If you are the parent of a newborn, you may think that the newborn stage is the hardest you’ll experience. There’s so little sleep, so many needs to be met, and the laundry pile only seems to grow. It can be a hard adjustment to figure out how this new precious bundle fits into your family life and routine.
But if you have older children, you know the saying “bigger children, bigger problems” is shockingly accurate. True, your children are more independent and you have time to do other things, but this blessing can actually be a challenge as you are less and less in control of your child’s decisions and behavior.
This begs the question: what is the hardest year to take care of a child?
According to a survey conducted by OnePoll and sponsored by Mixbook, the majority of parents agree that age eight is the hardest year to parent.
Why Is Age Eight the Hardest Year to Parent?
Eight may seem like an odd year to find challenging, but many childhood developments happen during the eighth year.
For instance, eight-year-olds consider themselves to be “big kids.” They’ve been in school for a few years, can handle their homework load independently because of their reading skills, and generally have a strong friend group and established interests.
At eight, children’s personalities are exploding. They begin to feel autonomous but still want your physical affection. Their attitudes are beginning to be influenced by their peers–for better or worse.
Not to mention, children are getting phones and social media accounts at younger and younger ages. These days, it’s not uncommon for eight-year-olds to have social media accounts or messaging apps. Unfortunately, phones and social media can drastically alter a child’s brain and can lead to premature anxiety and depression.
Additionally, children’s bodies begin to prep the hormones needed for puberty beginning at eight years old.
How to Parent a Challenging Age
Parenting struggles happen at every age. Just when your child has outgrown one thing, a new one pops up. This is just the nature of parenting! Here are a few tips to help you gain perspective during a parenting difficulty:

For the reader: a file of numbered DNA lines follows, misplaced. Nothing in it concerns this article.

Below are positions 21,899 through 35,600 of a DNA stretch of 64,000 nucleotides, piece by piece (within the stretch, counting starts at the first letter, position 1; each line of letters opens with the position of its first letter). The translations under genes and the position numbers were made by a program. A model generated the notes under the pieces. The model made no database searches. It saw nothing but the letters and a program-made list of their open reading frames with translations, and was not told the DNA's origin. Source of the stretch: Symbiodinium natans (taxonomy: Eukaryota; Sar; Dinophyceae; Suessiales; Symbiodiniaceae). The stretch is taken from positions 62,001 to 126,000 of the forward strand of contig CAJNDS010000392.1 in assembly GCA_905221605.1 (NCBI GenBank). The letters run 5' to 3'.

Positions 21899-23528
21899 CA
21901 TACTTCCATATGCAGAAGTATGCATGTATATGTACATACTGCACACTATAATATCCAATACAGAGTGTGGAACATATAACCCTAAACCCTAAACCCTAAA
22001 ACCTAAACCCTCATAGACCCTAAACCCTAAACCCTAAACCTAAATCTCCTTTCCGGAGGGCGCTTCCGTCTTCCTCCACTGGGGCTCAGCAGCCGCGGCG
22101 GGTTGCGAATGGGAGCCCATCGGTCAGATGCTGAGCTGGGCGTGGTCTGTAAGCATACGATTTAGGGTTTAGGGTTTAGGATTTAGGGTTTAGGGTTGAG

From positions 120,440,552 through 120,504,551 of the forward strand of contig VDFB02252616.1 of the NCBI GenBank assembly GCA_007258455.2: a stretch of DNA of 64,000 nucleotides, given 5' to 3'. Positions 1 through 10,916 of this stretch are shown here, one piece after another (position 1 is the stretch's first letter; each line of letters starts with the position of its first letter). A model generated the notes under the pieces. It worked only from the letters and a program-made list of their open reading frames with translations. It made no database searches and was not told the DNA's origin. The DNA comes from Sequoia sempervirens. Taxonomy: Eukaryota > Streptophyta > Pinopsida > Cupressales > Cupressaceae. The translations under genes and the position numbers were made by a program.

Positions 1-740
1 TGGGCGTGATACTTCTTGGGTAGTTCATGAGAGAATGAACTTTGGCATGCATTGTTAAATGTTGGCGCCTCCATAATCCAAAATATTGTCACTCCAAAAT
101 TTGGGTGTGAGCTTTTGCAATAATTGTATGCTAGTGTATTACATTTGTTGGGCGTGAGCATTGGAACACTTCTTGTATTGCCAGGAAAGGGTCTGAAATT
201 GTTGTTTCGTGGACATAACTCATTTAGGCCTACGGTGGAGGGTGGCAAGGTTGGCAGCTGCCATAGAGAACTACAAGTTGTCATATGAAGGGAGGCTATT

Listen Much, Talk Less
Above all else, you want to keep communication open with your child. This starts at a young age by lending a listening ear as much as possible. Oftentimes, children don’t want your advice, they just want someone to listen to them. So turn off the tech, make eye contact, and engage them in conversation!
Stay Calm and Compassionate
Your child will make plenty of mistakes in life–just as we all have. Learn to have a poker face when it comes to hearing about your child’s mishaps and social faux pas. Responding in a harsh, condescending, critical, or incredulous way is not only damaging to your relationship but also to your child’s personhood and self-esteem. Instead, a minimal response (emphasizing your listening) will help your child feel secure in sharing their mistakes and embarrassing moments.
Remember How it Feels to Be Their Age
Adults generally have a better perspective on life and what’s important than children do. But–remember how it feels to be their age! Take some time to reflect on your interests, fears, and joys were at your child’s present age. For instance, losing a toy may seem trivial to an adult, but remembering how it felt to lose your toy can give you compassion for your child.
Stick With a Structure
Children feel secure with a structure. While most older children are in a school with an established routine, you can continue this security by enrolling your child in after-school care at DAYCARE instead of having a child stay at home by themselves or with a babysitter.
If you’re looking to give your child a head start in school, contact Children’s Academy Childcare and Preschool today!